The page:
Trailblazers in this arena include the Chicago Board Options Exchange (launching digital currency trading by allowing investors to bet against digital currency price fluctuations) and crypto-specific Exchange Traded Funds.
Many other areas within the financial world might soon be affected by the rise of digital currencies, too. Take stock loans, for example, a $954 billion market in which borrowers take out loans against their owned stock. Overstock’s tZero is a new, streamlined platform that allows companies to issue and borrow securities directly, putting it in head-to-head competition with leading agent lenders like State Street Bank.
Blockchain is changing everything, even our food supply chain
In this On The Brink podcast, Marton Ven and I talk about the growing, global use of blockchain to ensure that the food you are buying is the food you think you are buying. How? Through farm-to-table traceability technology. Watch the entire interview here.
Scare tactics by the naysayers
There has of course been some Bitcoin bashing. JPMorgan Chase's CEO Jamie Dimon has called it a currency of fraud after his patent for Webcash, which many have called a “Bitcoin killer,” was rejected in 2013. The CEO of BlackRock, Larry Fink, called Bitcoin an “index of money laundering,” and Citigroup CEO Michael Corbat predicted that the cryptocurrency system and all of its threats would trigger governments to fight back. (Paradoxically, Citigroup is in the process of developing its own digital currency called Citicash.)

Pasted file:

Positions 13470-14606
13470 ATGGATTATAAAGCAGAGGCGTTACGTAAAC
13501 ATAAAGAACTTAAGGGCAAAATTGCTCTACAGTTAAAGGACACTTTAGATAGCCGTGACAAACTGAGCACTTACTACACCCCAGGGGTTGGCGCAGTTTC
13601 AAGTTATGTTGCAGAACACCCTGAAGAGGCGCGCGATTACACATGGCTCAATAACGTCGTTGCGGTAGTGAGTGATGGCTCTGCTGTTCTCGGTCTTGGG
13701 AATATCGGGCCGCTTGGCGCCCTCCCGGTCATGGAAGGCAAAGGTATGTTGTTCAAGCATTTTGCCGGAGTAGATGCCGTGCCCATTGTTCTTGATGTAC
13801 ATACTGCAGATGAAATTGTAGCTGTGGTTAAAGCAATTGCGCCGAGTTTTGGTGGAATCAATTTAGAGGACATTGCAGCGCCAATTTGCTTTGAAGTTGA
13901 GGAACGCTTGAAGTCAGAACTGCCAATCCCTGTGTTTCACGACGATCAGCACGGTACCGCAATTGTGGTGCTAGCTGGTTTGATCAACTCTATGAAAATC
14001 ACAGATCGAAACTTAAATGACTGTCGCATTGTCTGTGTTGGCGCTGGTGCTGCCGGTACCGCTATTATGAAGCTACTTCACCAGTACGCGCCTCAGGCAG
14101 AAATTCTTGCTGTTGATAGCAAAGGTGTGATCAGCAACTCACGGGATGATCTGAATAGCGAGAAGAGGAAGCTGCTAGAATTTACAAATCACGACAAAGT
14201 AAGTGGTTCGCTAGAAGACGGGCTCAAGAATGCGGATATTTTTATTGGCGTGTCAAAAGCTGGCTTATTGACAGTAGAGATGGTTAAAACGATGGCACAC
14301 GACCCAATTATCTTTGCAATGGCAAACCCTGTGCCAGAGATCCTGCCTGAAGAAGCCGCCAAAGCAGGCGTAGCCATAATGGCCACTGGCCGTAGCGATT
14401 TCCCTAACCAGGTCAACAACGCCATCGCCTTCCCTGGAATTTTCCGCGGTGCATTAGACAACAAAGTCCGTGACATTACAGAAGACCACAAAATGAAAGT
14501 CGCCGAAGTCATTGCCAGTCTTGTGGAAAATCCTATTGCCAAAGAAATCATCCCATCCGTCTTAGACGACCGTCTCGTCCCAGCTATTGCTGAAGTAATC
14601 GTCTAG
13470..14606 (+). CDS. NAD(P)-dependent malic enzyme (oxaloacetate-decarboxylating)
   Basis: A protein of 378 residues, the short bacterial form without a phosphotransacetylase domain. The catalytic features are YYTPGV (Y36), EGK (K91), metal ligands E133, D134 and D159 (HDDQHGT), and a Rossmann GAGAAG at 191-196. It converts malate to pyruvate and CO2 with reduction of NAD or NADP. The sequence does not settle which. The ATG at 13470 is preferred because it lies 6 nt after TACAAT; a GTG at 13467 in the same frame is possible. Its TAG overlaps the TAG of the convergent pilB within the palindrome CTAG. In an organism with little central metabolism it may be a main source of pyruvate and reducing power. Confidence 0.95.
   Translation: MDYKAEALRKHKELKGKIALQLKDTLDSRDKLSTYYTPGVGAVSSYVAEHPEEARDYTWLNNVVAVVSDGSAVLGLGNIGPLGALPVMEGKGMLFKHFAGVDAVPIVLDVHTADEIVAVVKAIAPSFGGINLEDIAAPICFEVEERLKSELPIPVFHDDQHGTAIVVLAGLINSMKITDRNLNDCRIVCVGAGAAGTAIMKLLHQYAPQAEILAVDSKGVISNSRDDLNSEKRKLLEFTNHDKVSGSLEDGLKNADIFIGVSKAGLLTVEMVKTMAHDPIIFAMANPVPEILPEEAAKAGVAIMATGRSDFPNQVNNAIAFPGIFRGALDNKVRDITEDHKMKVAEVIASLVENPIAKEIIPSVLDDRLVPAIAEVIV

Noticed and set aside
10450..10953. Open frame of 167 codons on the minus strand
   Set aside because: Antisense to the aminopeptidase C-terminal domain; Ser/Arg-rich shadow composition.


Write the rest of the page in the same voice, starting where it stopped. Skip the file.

Some financial institutions, however, are not put off by the rise of cryptocurrencies. For one, Western Union, a global leader in money transfers, apparently isn’t overly concerned about blockchain competitors. While some startups like Abra are charging lower money transfer fees by using bitcoin, at Western Union it's business as usual, partly due to the fact that their transfers are so easy to use and also because their customers aren't demanding crypto-systems. (It is, however, exploring ways to use cryptocurrencies by conducting experiments, such as the one with Ripple, a blockchain payment protocol provider, and by investing in the Digital Currency Group.)
Why we love to see where blockchain is going
At Simon Associates Management Consultants, we're experts at helping clients respond to fast-changing business environments rather than waiting for a crisis to force them to change. And what's more fast-changing than blockchain?
I must say, we're fascinated by how this new technology is transforming society. The city of Zug, Switzerland, wants to be completely on blockchain, and the privately held Hypothekarbank Lenzburg bank became the first bank in Switzerland to provide business accounts to blockchain and cryptocurrency companies. (The Swiss are onto something.)
Are you afraid of change or ready to dive right in? Either way, let's talk.
Humans hate to change. We know, change is quite literally pain. But as scary as blockchain seems to some, early results reveal that it's going to be a really good thing, guarding us from hackers and frauds, keeping our data from being stolen and sparing us from those annoying and expensive bank fees. As an ex-banker, I can say with confidence that it is time for a new model, and bitcoin is it. At least until the next big thing comes along. Stay tuned, more to come.
Want a hand meeting the future? Please contact us. We're ready to get started.
From Observation to Innovation,
Andi Simon, Ph.D.
Corporate Anthropologist | President
Simon Associates Management Consultants